II. Inflammatory and Infectious Diseases
After completing this section you will be able to:
- list the infectious diseases involving the cervix
- specify the etiologic agents and mode of transmission
- describe/recognize clinical lesions
- describe/identify characteristic histologic features
- state clinical behavior/complications
- Noninfectious (Nonspecific) Cervicitis
This is inflammation of the cervix caused by chemical (e.g. douche, deodorant)
or mechanical (e.g. tampon, diaphragm) irritation. It is often acute but may
Noninfectious cervicitis is often asymptomatic. The cervix appears red and
The histologic features are nonspecific. The inflammatory infiltrate may
comprise neutrophils or plasma cells and lymphocytes or a combination of these
Squamous metaplasia of the endocervical glandular epithelium is common in
chronic cervicitis. Often some of the mucous glands are obstructed and dilate
to form mucus-filled cysts called nabothian cysts.
- Clamydia trachomatis Cervicitis
Clamydia trachomatis is an obligate, gram-negative intracellular pathogen
of columnar epithelial cells that causes venereal infections. Clamydial cervicitis
is caused by serotypes D through K and is the most common sexually transmitted
disease in the developed countries. It may coexist with Neisseria gonorrhoeae
Question: Why is C. trachomatis an obligate intracellular organism?
The disease may be symptomatic or asymptomatic. In symptomatic cases there
is a mucopurulent cervical discharge with a reddened, congested and edematous
cervix. It may be associated with urethritis in the patient and/or partner.
The subepithelial connective tissue of the endocervix shows a nonspecific,
diffuse dense infiltrate of lymphocytes and plasma cells and also macrophages.
Occasionally, many subepithelial lymphoid follicles with germinal centers,
a condition called follicular cervicitis, are present. Follicular cervicitis
is semi-specific for clamydial cervicitis. Intracytoplasmic inclusions in
endocervical glandular or metaplastic epithelium may be seen in some cases
but is not specific for diagnosis. Diagnosis is confirmed by demonstrating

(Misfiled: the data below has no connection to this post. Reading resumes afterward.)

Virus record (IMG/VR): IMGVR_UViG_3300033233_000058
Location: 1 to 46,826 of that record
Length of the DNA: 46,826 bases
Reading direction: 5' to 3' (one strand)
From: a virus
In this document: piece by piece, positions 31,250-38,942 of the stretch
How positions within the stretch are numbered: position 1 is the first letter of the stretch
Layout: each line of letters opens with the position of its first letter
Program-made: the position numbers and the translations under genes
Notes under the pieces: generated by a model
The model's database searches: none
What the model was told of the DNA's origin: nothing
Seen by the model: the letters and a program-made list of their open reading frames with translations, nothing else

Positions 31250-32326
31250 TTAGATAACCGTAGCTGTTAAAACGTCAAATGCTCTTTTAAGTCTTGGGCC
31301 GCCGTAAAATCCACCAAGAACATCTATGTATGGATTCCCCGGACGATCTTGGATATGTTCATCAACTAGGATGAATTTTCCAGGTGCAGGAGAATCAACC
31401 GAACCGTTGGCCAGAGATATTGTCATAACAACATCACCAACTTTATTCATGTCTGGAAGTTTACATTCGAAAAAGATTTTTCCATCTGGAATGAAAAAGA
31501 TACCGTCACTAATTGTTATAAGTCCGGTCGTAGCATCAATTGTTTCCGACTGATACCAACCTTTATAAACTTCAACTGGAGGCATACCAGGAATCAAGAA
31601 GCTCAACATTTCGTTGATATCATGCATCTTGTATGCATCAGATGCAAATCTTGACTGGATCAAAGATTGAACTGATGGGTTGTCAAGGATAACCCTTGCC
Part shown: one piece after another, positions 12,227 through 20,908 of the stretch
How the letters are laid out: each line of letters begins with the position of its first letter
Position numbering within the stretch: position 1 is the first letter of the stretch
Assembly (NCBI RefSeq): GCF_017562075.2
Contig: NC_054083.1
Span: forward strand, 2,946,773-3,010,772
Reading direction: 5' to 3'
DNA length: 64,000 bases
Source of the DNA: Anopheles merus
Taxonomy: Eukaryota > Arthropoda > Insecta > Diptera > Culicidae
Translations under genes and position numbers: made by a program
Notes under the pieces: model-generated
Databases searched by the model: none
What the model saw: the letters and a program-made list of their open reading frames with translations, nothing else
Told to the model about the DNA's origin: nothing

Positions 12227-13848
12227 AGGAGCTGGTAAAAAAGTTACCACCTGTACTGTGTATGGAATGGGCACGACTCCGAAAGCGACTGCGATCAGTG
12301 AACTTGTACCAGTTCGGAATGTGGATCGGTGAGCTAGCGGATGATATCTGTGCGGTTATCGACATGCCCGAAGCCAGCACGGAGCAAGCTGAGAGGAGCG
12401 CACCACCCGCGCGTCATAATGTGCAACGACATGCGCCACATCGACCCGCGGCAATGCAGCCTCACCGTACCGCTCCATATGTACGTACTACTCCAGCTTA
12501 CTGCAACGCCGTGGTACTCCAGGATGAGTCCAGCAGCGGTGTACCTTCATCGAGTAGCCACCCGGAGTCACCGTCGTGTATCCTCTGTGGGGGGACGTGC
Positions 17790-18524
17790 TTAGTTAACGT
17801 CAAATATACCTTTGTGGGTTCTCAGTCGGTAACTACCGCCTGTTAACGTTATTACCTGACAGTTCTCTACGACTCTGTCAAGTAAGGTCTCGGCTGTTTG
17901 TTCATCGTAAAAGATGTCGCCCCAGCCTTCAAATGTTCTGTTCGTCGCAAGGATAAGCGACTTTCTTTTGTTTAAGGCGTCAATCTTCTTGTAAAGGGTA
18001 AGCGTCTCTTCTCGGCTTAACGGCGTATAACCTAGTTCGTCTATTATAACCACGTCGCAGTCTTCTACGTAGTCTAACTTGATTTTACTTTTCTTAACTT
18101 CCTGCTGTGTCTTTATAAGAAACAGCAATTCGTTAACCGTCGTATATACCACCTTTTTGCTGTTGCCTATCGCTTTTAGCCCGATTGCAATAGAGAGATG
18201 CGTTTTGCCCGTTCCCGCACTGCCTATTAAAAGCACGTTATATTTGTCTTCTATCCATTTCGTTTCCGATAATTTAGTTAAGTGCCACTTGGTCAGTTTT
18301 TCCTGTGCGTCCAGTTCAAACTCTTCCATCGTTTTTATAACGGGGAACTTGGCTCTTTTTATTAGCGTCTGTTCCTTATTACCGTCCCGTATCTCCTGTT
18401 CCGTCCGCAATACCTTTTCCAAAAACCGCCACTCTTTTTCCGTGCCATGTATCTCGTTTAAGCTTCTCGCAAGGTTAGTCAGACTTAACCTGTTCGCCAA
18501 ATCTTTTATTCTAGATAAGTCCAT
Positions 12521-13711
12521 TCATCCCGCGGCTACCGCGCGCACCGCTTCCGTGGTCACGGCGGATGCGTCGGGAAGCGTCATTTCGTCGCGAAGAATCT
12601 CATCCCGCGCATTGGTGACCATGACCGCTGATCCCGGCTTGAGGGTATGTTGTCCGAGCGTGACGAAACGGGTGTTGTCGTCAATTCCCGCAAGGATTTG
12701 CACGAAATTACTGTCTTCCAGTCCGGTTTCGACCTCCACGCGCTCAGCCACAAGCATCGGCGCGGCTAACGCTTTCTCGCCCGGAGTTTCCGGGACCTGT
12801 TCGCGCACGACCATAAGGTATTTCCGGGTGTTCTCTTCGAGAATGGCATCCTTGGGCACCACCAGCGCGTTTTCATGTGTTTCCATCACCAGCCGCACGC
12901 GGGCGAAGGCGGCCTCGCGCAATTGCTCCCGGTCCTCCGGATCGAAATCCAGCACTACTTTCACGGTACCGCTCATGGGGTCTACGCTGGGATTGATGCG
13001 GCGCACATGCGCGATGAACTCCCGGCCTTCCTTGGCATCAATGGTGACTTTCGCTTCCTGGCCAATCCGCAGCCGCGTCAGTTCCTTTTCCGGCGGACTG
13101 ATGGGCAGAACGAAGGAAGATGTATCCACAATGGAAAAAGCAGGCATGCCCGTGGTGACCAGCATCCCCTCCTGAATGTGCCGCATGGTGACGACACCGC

the organisms in glandular epithelial cells by immunohistochemical or immunofluorescent
techniques or by culture.
The cervix serves as a nidus for ascending infection. Endometritis occurs
in 40% and salpinghitis in 11% of cases. These are often subclinical. Postinfectious
sequelae include generalized infection of the pelvic adnexal organs (pelvic
inflammatory disease) and tubal blockage with infertility or ectopic pregnancy.
Infants born to mothers with C. trachomatis cervicitis may develop inclusion
conjunctivitis or neonatal pneumonia.
- Herpes simplex virus (HSV) Cervicitis
See section on Vulva.
Lesions involving the ectocervix are usually asymptomatic or cause profuse
watery discharge. Cervical involvement can be detected in 90% of women with
primary genital HVS infections. However, only up to 20% of women with recurrent
infections have cervical involvement. Ulceronecrotic lesions are observable
on the cervix. In some cases the lesions are so extensive as to be confused
clinically with carcinoma.
Question: How is HSV cervitis diagnosed?
- Human papilloma virus (HPV) Infection
HPV infection of the cervix is common. Over 20 serotypes infect the female
genital types. They cause a variety of lesions with the different serotypes
associated with different lesions.
Condyloma. This develops in the squamous epithelium of the ectocervix
and in foci of squamous metaplasia in the endocervix. The lesions may be flat
or exophytic condylomma acuminatum. More than 90% are flat.
Flat condylomas are not apparent grossly unless the cervix is painted with
acetic acid and examined colposcopically, when they appear as sharply demarcated,
white, slightly raised plaques.
Exophytic condyloma acuminatum can be caused by any HPV serotype but more
commonly by types 6 and 11. It appears white, the degree of whiteness depending
on the thickness of surface hyperkeratosis. Many small, maculo-papular, slightly
raised lesions may be seen in some cases.
Cervical condyloma. Note white macular lesions.
Mild dysplasia is usually caused by "low risk" HPV serotypes,
6 and 11 (see CIN).
High- grade dysplasia is caused by "high (16 and 18) and moderate
(31,33,35) risk" HPV serotypes (see CIN).
In flat condyloma, the epithelium is hyperplastic and, in absence of neoplastic
change, the cells show orderly differentiation with regular nuclear features.
Koilocytes are present in the upper and middle layers of the epithelium. The
presence of mild atypical cellular changes correlates strongly with infection
by HPV serotypes 6 and 11. High and inter-mediate risk serotypes are associated
with more severe grades of atypia and invasive carcinoma.
HPV with extensive koilocytosis.
HPV with CIN 1
The histologic features of cervical condyloma acuminatum are identical to
those seen in the vulva.
HPV infection is associated with increased risk of subsequent cervical cancer.
The entire lower genital tract is a target area for HPV infection and so long-term
follow-up with attention to the cervix, vagina and vulva is necessary.